It’s but natural to be nervous when you’re about to attend a custody hearing for your child for the very first time. Custody hearings, after all, have the potential to be intense encounters, especially if your divorce is far from amicable.
However, friendly divorce or not, all child custody lawyers will advise clients not to do or say anything that might jeopardize their chances of getting the best possible results. So if you’re involved in a child custody battle, you have to be prepared in every respect for the upcoming hearing.
For one, you have to dress appropriately. Wearing proper courtroom attire—typically formal, conservative clothing—will impress upon the judge that you are a responsible adult who will be a good parent for your child.
It will also help if you do some research about what to expect during the hearing, like the fact that there will be no jury to decide the case. Everything will be presented in front of a judge, who will typically decide on the case and issue a child-custody order right then and there.
The decision of the judge in your child custody case may very well depend on your behavior in court, so you must learn proper courtroom etiquette. That means no outbursts or dramatic accusations, or you could hurt your chances of coming to a favorable custody agreement.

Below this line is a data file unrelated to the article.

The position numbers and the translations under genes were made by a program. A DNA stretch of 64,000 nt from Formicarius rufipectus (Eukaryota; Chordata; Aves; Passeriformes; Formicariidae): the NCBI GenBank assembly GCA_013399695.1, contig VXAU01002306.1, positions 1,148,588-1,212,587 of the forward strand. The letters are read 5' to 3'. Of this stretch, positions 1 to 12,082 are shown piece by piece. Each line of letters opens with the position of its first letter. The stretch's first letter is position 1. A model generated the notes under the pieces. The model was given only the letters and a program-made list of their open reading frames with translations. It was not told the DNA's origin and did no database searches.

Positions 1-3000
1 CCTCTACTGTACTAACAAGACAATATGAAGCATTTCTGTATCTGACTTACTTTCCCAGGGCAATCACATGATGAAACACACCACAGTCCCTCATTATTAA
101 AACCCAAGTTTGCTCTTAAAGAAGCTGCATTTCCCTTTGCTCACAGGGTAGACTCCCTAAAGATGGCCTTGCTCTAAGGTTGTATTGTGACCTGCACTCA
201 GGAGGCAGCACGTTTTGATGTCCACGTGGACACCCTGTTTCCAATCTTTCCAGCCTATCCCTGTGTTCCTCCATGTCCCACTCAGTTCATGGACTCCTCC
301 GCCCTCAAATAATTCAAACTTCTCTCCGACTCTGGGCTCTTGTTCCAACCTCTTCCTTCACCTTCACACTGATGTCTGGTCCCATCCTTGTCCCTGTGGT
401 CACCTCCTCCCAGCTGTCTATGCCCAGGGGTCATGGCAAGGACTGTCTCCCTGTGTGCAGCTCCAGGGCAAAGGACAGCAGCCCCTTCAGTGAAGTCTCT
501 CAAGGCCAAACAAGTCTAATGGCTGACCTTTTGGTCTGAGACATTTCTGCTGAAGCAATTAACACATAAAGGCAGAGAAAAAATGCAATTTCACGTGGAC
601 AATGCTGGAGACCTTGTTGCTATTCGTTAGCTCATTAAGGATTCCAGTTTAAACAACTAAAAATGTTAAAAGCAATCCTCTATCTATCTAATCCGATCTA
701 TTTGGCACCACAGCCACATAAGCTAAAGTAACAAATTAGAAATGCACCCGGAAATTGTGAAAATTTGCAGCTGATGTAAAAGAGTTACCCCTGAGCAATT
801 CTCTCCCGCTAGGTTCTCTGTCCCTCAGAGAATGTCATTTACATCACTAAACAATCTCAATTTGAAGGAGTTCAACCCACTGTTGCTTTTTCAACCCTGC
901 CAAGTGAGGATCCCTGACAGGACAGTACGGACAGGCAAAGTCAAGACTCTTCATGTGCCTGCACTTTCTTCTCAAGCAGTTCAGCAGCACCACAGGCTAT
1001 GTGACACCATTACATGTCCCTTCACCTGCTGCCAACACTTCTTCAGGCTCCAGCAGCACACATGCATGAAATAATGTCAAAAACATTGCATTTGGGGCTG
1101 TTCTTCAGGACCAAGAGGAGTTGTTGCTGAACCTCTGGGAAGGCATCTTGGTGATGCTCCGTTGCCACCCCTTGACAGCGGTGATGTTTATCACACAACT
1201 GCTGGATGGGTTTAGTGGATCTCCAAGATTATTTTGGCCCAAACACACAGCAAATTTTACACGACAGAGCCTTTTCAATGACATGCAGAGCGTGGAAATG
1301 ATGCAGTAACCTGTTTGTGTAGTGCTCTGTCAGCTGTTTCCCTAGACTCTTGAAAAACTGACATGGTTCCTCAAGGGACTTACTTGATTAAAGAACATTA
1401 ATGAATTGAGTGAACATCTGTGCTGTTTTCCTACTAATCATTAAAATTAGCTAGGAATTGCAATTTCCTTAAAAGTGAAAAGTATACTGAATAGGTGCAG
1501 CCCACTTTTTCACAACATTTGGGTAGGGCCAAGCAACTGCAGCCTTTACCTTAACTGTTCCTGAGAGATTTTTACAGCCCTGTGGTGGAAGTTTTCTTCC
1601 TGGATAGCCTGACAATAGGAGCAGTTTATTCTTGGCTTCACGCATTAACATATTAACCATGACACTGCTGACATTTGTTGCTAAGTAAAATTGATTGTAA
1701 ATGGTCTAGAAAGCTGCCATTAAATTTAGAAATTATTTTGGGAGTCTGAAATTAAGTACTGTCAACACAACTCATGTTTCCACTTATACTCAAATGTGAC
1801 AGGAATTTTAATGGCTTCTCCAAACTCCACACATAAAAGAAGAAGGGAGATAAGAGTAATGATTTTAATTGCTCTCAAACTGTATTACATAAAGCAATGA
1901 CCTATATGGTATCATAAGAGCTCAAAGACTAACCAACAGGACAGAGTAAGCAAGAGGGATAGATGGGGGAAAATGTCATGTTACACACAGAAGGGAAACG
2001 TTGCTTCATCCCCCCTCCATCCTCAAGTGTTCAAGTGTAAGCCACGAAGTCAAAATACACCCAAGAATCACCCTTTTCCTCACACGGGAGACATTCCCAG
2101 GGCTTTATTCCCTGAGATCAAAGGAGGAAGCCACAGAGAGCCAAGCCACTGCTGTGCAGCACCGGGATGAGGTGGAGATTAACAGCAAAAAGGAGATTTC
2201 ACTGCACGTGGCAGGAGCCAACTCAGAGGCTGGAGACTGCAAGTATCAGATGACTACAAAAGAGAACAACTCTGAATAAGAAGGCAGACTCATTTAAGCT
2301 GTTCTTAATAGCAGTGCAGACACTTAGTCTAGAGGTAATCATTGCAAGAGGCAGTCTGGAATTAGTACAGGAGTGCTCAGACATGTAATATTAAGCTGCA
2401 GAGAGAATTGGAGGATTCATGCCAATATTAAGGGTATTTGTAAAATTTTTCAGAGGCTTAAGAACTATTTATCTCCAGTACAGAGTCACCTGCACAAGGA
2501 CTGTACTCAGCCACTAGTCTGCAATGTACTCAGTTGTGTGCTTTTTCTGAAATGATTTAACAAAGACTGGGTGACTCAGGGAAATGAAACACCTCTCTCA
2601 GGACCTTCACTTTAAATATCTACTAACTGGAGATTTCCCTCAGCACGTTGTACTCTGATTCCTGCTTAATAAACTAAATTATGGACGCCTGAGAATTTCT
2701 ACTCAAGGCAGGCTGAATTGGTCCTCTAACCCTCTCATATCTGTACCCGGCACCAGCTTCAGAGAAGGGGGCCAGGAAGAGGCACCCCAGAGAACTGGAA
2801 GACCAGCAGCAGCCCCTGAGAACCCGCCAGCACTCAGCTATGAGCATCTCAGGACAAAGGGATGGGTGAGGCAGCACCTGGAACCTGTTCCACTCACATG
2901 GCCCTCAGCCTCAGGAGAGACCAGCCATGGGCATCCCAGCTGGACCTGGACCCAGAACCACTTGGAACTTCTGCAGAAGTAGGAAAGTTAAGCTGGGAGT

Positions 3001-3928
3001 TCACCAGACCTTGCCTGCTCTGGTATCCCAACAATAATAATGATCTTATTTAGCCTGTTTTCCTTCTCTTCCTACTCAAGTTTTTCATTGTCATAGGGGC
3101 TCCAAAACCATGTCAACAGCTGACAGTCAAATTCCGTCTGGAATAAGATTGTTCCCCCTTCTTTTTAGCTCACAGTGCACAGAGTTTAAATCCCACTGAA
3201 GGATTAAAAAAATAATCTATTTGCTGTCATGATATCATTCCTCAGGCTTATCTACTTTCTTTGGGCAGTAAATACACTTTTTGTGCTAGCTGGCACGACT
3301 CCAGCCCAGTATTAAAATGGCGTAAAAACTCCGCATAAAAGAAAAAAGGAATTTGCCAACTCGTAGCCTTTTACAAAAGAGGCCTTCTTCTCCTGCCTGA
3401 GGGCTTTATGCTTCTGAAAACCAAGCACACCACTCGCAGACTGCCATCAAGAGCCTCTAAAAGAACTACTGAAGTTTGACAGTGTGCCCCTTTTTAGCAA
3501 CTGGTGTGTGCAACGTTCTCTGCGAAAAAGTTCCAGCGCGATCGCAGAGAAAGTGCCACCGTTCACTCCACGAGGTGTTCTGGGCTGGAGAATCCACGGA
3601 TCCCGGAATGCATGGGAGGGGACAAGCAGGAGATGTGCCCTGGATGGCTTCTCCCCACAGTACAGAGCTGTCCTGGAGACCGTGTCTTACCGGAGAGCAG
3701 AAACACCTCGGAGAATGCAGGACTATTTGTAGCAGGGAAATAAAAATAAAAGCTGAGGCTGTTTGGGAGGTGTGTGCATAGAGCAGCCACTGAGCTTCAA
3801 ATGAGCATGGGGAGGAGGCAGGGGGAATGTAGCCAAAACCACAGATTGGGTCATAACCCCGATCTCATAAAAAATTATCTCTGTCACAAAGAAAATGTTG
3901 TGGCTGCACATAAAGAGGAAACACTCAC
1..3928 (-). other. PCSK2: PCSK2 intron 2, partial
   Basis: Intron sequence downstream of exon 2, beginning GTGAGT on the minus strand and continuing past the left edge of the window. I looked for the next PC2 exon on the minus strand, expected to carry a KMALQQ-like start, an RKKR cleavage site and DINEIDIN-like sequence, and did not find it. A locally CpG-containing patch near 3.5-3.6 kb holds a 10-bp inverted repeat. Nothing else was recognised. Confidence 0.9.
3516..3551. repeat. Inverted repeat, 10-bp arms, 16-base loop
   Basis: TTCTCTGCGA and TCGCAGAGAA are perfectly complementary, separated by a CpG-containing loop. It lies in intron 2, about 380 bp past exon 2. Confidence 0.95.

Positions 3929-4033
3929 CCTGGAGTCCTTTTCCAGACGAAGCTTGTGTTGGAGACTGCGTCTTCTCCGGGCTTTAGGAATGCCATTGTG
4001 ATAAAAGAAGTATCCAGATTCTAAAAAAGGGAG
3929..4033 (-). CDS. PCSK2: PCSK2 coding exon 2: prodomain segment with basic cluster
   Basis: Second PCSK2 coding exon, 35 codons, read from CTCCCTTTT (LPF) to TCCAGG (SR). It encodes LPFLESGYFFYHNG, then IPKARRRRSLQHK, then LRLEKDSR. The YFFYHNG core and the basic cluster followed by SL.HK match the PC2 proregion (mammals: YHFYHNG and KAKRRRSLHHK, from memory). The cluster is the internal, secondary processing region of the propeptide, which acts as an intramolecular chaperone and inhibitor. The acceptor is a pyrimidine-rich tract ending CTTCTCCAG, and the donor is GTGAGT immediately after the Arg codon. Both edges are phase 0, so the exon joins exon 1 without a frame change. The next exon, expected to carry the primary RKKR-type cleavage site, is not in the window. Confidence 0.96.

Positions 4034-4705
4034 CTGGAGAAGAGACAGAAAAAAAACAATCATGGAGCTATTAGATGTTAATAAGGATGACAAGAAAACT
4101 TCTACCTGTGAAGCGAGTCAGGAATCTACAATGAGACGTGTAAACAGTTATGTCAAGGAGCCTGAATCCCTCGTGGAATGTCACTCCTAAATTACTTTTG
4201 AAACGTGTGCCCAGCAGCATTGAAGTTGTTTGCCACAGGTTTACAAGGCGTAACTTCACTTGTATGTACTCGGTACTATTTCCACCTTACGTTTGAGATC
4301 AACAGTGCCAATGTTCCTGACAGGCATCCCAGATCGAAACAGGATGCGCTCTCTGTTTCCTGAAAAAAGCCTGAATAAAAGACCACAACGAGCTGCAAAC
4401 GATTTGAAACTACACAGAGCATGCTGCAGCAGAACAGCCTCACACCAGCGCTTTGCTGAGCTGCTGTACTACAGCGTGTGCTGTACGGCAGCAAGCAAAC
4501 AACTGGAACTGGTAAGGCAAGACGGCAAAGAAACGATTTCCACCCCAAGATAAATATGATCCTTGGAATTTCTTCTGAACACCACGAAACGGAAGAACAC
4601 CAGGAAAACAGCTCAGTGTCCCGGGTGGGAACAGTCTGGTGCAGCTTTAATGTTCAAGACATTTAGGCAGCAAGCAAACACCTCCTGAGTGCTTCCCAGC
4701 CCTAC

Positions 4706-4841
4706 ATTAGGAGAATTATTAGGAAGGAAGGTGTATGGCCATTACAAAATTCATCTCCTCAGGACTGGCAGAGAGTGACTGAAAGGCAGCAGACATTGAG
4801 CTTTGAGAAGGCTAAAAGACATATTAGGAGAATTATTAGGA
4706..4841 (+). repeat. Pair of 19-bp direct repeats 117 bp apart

It also pays to become familiar with child custody laws in the state where your case will be heard and decided. Although all 50 states have adopted the Uniform Child Custody Act (UCCA), there are still some differences, such as the fact that in Texas, child custody is referred to as “conservatorship,” and a child’s custodian is called a “conservator.”
If you want to bone up some more on the fundamentals of child custody laws, check out the infographic we have included in this article.
Sam Mazella is the Marketing Director of The Peterson Law Firm, the go-to practice in Arizona when facing divorce, child custody, child support, and financial crisis. In his spare time, he enjoys cooking and camping trips with his family and friends.